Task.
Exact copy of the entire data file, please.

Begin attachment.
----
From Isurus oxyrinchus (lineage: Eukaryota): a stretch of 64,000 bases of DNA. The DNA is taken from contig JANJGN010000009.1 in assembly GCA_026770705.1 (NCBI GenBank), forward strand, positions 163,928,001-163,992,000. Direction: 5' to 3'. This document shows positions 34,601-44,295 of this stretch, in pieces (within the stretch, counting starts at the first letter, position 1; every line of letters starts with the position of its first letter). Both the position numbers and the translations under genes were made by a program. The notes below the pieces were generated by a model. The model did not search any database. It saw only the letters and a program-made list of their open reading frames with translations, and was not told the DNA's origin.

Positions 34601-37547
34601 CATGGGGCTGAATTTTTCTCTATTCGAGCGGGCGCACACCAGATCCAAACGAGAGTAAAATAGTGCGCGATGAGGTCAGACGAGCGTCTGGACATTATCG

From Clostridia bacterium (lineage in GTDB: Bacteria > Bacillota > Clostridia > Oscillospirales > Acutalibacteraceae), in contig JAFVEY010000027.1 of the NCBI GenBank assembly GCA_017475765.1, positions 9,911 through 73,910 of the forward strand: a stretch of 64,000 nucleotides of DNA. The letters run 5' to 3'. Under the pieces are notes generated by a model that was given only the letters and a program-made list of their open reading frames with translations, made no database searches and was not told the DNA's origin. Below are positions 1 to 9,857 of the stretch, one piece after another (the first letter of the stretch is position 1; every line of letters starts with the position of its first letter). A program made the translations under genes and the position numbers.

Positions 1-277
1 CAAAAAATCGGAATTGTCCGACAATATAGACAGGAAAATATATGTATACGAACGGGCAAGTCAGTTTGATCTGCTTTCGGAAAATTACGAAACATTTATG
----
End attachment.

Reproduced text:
From Isurus oxyrinchus (lineage: Eukaryota): a stretch of 64,000 bases of DNA. The DNA is taken from contig JANJGN010000009.1 in assembly GCA_026770705.1 (NCBI GenBank), forward strand, positions 163,928,001-163,992,000. Direction: 5' to 3'. This document shows positions 34,601-44,295 of this stretch, in pieces (within the stretch, counting starts at the first letter, position 1; every line of letters starts with the position of its first letter). Both the position numbers and the translations under genes were made by a program. The notes below the pieces were generated by a model. The model did not search any database. It saw only the letters and a program-made list of their open reading frames with translations, and was not told the DNA's origin.

Positions 34601-37547
34601 CATGGGGCTGAATTTTTCTCTATTCGAGCGGGCGCACACCAGATCCAAACGAGAGTAAAATAGTGCGCGATGAGGTCAGACGAGCGTCTGGACATTATCG

From Clostridia bacterium (lineage in GTDB: Bacteria > Bacillota > Clostridia > Oscillospirales > Acutalibacteraceae), in contig JAFVEY010000027.1 of the NCBI GenBank assembly GCA_017475765.1, positions 9,911 through 73,910 of the forward strand: a stretch of 64,000 nucleotides of DNA. The letters run 5' to 3'. Under the pieces are notes generated by a model that was given only the letters and a program-made list of their open reading frames with translations, made no database searches and was not told the DNA's origin. Below are positions 1 to 9,857 of the stretch, one piece after another (the first letter of the stretch is position 1; every line of letters starts with the position of its first letter). A program made the translations under genes and the position numbers.

Positions 1-277
1 CAAAAAATCGGAATTGTCCGACAATATAGACAGGAAAATATATGTATACGAACGGGCAAGTCAGTTTGATCTGCTTTCGGAAAATTACGAAACATTTATG